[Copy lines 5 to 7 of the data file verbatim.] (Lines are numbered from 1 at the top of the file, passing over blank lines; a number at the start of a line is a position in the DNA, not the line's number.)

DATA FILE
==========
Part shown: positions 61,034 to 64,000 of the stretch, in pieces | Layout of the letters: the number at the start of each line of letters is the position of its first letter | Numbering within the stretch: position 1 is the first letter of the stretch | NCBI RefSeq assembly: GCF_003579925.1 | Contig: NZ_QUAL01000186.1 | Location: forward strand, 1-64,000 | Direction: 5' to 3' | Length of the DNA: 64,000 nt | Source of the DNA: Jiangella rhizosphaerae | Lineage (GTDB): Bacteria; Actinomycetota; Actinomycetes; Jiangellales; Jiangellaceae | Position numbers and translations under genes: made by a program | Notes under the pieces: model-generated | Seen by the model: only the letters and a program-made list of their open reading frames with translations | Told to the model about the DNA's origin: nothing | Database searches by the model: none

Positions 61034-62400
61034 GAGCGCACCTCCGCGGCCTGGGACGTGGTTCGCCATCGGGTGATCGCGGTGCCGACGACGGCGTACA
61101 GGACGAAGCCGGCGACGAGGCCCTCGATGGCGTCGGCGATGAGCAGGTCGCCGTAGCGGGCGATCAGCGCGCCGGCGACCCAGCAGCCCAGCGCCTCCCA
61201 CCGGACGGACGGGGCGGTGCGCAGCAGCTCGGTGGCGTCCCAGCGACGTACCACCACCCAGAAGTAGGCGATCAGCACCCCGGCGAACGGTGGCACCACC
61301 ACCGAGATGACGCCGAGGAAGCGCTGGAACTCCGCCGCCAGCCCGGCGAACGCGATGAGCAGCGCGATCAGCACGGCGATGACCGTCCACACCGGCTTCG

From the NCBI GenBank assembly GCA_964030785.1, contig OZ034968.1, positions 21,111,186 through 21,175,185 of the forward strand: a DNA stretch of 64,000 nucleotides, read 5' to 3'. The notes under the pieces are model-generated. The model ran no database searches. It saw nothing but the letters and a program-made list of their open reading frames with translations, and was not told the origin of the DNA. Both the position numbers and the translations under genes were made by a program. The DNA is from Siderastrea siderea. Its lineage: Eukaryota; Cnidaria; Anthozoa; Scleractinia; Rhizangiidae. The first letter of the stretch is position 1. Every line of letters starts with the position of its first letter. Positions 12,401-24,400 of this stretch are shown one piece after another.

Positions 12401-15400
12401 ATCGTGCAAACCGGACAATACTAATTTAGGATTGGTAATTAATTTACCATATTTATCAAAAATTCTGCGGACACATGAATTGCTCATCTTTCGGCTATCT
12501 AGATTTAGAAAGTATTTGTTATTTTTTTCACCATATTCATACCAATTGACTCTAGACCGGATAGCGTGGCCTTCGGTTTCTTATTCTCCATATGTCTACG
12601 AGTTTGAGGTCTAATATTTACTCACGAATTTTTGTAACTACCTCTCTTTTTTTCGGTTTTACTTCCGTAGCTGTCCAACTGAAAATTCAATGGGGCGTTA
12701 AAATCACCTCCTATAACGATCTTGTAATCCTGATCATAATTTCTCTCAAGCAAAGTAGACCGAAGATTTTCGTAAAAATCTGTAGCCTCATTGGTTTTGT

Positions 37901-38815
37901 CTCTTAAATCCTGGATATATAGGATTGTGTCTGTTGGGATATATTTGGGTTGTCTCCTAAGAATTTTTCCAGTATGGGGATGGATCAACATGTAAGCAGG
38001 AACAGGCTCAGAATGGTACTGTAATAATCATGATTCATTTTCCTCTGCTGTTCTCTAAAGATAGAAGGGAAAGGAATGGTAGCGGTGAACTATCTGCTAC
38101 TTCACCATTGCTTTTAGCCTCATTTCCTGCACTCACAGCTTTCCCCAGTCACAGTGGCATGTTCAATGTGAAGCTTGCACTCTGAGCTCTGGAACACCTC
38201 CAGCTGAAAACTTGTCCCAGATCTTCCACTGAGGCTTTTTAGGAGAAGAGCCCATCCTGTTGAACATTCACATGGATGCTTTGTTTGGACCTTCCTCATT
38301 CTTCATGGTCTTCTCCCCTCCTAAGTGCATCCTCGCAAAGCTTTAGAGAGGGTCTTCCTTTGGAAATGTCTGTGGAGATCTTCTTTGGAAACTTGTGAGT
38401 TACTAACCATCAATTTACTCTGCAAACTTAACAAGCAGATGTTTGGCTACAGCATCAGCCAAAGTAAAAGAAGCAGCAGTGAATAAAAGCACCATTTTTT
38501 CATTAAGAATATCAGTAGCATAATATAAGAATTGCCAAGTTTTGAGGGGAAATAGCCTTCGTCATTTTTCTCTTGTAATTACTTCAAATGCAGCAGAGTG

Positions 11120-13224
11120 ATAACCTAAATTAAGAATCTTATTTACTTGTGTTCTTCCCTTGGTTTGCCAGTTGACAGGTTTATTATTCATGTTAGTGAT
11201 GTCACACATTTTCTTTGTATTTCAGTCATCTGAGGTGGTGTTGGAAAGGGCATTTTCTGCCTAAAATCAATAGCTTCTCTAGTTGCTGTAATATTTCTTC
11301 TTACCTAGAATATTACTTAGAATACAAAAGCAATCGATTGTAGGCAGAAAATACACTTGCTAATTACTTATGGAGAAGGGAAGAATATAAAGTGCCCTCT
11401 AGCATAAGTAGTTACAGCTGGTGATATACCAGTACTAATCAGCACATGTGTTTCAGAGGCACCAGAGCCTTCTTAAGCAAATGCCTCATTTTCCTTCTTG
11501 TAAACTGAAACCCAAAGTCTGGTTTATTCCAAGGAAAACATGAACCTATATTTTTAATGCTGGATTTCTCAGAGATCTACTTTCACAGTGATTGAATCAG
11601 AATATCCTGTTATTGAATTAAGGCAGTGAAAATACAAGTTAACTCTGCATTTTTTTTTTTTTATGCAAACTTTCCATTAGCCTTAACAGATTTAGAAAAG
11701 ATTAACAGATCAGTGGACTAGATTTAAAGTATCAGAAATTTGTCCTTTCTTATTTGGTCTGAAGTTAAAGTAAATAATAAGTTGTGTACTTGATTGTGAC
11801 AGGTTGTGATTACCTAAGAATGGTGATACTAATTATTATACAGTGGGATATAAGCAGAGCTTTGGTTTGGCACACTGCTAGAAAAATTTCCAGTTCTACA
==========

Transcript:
61201 CCGGACGGACGGGGCGGTGCGCAGCAGCTCGGTGGCGTCCCAGCGACGTACCACCACCCAGAAGTAGGCGATCAGCACCCCGGCGAACGGTGGCACCACC
61301 ACCGAGATGACGCCGAGGAAGCGCTGGAACTCCGCCGCCAGCCCGGCGAACGCGATGAGCAGCGCGATCAGCACGGCGATGACCGTCCACACCGGCTTCG

From the NCBI GenBank assembly GCA_964030785.1, contig OZ034968.1, positions 21,111,186 through 21,175,185 of the forward strand: a DNA stretch of 64,000 nucleotides, read 5' to 3'. The notes under the pieces are model-generated. The model ran no database searches. It saw nothing but the letters and a program-made list of their open reading frames with translations, and was not told the origin of the DNA. Both the position numbers and the translations under genes were made by a program. The DNA is from Siderastrea siderea. Its lineage: Eukaryota; Cnidaria; Anthozoa; Scleractinia; Rhizangiidae. The first letter of the stretch is position 1. Every line of letters starts with the position of its first letter. Positions 12,401-24,400 of this stretch are shown one piece after another.